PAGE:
Methylcobalamin, an active form of vitamin B12, plays an important role in transmethylation and acts as a coenzyme of methionine synthetase. It is required for the synthesis of methionine from homocysteine that involves the methylation of DNA or proteins [22]. It is well transported into nerve cell organelles and promotes nucleic acid and protein synthesis [23]. The efficacy of methylcobalamin has been documented in various experimental and clinical studies with respect to the regeneration of peripheral nerves in acrylamid neuropathy [24], uremic neuropathy [25], peripheral neuropathy associated with diabetic polyneuropathy [14] and leprous neuralgia [26,27]. All these effects come together in the effectiveness of methylcobalamin in peripheral neuropathies.

Previous studies have demonstrated the protective role of methylcobalamin in patients with peripheral neuropathies. Yagihashi et al. observed that continuous treatment with methylcobalamin had a protective effect on the peripheral nerve lesions in experimental diabetic neuropathy [28]. Yamazaki et al. observed that methylcobalamin stimulates the regeneration of motor nerve terminals that were degenerating in the anterior gracile muscle of the gracile axonal dystrophy mutant mouse [29]. Naik et al. reported that methylcobalamin is necessary for the proper functioning of critical peripheral nerves impaired in different types of neuropathies and acts as an important tool in therapeutics [30]. Okada et al. reported that vitamin B12 may provide a basis for more beneficial treatment of nervous disorders through effective systemic or local administration of high doses of methylcobalamin to target organs [22].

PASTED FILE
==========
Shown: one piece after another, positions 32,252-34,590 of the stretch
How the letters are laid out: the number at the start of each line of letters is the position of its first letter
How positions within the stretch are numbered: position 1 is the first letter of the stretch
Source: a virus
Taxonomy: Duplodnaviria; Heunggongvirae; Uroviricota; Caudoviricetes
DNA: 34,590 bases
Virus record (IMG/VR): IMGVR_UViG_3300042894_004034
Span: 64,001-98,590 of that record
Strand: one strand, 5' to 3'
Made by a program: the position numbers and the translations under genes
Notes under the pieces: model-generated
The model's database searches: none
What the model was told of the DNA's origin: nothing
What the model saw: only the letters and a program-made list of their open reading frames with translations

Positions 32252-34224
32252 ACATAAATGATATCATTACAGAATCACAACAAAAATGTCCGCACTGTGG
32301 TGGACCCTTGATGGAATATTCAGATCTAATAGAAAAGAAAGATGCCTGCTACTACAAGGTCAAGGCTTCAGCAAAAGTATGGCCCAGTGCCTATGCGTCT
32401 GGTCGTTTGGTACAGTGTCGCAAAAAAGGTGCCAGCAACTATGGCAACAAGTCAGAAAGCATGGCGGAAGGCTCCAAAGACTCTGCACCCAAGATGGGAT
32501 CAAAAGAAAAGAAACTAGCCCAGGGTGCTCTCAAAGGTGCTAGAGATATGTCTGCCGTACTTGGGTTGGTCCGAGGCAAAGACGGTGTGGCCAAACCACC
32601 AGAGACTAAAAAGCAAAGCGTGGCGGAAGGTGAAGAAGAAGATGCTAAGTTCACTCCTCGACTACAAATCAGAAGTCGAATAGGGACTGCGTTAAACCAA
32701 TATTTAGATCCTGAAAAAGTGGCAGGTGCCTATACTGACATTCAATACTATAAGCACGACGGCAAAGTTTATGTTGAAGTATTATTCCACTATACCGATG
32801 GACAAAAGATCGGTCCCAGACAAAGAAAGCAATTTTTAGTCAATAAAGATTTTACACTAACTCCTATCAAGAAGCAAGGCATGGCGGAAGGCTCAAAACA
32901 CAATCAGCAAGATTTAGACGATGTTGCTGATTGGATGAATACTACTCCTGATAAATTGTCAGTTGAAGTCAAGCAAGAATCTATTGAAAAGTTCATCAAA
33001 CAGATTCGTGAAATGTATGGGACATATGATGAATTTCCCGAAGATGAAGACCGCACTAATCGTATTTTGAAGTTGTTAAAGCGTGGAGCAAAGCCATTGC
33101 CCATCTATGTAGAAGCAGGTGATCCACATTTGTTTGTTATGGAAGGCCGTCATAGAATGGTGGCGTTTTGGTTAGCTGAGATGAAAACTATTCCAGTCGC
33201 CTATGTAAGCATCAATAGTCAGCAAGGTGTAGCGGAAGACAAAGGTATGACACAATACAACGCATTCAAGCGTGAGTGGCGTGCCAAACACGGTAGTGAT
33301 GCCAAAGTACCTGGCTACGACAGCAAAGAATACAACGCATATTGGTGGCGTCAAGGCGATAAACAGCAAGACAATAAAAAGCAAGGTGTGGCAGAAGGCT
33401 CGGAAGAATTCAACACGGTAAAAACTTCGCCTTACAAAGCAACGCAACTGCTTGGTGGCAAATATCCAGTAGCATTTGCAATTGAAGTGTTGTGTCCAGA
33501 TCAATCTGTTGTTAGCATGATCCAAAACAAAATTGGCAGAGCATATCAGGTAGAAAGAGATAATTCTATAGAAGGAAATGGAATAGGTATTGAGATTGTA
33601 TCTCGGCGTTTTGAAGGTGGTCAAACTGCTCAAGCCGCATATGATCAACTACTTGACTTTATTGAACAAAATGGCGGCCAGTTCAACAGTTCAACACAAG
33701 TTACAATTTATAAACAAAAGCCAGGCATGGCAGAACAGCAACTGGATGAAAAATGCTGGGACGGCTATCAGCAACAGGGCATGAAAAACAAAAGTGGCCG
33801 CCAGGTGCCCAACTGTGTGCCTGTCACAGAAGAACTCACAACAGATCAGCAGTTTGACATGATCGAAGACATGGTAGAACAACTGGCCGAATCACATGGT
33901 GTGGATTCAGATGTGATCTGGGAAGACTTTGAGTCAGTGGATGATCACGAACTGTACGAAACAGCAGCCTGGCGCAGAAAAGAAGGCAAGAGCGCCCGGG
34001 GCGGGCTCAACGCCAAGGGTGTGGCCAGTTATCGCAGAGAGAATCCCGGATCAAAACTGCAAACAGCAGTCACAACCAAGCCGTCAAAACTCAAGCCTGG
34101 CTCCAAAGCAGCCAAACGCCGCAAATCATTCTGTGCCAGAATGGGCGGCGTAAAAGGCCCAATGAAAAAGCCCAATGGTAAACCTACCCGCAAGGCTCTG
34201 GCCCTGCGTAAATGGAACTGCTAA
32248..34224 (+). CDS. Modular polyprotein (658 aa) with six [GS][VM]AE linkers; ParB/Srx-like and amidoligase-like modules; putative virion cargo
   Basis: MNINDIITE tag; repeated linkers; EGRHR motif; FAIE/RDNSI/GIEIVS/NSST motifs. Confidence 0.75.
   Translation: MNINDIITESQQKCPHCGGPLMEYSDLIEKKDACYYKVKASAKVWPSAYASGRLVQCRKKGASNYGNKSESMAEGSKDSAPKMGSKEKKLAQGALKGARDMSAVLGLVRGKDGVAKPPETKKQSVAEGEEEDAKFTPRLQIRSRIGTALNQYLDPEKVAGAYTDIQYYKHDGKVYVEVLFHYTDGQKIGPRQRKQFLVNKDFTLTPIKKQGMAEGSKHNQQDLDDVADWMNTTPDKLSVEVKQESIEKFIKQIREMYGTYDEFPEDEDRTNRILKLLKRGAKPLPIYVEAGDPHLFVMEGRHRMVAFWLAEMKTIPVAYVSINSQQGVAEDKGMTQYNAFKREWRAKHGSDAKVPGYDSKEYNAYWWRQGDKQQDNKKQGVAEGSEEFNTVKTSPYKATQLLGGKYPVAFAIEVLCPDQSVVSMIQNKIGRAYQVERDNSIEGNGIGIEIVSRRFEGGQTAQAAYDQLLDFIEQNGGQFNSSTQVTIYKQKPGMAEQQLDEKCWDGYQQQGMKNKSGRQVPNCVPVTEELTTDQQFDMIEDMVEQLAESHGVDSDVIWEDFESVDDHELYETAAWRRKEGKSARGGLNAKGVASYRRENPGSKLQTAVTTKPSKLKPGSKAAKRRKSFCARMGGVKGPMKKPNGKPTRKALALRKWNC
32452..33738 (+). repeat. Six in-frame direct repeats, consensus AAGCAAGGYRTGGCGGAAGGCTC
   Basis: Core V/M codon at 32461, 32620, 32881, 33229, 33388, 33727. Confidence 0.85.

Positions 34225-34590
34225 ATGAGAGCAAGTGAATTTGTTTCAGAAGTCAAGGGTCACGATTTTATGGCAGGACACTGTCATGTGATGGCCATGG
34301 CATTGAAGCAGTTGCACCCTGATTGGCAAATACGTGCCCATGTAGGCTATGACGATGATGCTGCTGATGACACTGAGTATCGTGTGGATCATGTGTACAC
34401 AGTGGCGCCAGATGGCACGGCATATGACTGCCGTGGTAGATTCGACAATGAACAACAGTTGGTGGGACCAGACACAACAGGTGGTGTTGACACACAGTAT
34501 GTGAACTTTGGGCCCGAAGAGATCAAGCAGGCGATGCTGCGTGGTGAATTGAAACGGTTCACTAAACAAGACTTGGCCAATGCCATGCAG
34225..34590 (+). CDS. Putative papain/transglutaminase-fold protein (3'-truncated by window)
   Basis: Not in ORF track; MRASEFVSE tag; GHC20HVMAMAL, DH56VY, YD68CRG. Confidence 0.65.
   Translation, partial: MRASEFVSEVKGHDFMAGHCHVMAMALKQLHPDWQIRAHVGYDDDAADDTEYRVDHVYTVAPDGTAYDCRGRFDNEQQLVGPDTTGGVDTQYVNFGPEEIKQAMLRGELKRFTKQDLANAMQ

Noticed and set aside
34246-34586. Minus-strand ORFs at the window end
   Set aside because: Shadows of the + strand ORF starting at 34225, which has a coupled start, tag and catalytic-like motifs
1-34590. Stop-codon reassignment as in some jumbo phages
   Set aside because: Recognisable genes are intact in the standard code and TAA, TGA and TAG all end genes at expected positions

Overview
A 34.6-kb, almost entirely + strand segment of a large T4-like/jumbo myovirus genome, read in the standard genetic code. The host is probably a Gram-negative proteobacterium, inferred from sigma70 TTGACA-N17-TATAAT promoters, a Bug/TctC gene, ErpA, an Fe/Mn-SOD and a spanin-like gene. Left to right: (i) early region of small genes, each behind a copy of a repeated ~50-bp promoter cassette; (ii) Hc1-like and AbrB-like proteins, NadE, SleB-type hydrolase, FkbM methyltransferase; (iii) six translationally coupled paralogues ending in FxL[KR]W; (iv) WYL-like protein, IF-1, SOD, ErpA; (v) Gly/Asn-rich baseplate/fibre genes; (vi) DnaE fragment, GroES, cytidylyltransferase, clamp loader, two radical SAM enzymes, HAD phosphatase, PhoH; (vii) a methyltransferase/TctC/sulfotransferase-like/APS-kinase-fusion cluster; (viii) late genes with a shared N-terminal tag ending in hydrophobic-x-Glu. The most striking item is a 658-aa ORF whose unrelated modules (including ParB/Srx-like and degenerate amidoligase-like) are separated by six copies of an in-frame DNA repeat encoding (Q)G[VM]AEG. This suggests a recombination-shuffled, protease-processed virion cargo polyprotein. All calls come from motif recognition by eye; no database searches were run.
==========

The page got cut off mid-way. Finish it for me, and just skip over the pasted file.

However, the mode of the administration of vitamin B12 affects the serum cobalamin levels that, in turn, have an effect on the efficacy of active cobalamin. Methylcobalamin can be administered via intranasal, oral, and parenteral routes. The parenteral administration of methylcobalamin, usually intramuscular injection, is mainly used in the treatment of vitamin B12 deficiency caused by conditions which leads to malabsorption and severe vitamin B12 deficiency [20].